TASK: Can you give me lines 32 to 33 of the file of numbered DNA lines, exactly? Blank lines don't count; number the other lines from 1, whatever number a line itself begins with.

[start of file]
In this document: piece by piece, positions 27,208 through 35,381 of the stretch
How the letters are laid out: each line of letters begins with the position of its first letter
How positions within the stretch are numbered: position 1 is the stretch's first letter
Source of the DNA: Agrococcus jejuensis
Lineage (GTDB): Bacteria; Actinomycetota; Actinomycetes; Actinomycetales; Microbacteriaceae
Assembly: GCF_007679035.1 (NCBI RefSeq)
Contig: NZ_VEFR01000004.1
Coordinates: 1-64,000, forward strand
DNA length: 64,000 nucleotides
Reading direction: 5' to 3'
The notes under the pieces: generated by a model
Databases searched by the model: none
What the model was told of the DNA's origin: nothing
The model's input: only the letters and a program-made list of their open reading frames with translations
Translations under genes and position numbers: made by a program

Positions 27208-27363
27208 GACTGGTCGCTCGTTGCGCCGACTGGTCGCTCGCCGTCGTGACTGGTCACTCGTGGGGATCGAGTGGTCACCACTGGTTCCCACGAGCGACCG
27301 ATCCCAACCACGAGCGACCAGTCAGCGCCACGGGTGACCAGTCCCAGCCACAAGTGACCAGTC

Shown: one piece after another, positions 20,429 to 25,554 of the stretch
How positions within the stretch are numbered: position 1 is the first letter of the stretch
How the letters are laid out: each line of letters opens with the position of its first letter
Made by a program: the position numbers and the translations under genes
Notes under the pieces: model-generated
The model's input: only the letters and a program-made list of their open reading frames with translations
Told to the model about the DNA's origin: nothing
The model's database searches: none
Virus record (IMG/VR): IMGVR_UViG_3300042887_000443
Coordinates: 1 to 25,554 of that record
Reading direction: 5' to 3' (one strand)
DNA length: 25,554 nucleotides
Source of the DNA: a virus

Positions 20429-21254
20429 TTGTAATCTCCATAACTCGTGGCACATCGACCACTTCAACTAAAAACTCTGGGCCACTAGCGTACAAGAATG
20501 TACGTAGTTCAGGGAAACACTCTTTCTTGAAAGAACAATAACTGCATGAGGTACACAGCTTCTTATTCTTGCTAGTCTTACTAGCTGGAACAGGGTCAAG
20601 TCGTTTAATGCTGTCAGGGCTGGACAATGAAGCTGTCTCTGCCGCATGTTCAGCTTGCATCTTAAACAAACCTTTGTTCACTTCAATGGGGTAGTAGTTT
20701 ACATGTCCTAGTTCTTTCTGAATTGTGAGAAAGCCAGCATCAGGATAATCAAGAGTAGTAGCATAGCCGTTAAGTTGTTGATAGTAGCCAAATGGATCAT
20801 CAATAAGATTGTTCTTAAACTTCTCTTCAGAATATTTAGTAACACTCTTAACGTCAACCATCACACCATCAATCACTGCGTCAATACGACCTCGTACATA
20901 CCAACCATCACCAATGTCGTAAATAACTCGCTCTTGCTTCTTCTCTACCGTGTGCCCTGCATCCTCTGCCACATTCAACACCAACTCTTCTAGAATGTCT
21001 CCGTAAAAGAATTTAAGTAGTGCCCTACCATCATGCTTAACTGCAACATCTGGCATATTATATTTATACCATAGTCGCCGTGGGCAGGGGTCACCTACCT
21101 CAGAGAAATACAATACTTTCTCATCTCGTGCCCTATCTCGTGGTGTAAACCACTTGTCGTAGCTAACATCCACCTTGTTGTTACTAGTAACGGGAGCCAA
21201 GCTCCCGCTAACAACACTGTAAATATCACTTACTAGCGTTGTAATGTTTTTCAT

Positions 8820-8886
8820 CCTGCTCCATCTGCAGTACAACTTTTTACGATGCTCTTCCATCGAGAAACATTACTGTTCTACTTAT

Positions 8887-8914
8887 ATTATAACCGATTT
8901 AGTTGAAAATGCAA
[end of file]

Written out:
Positions 20429-21254
20429 TTGTAATCTCCATAACTCGTGGCACATCGACCACTTCAACTAAAAACTCTGGGCCACTAGCGTACAAGAATG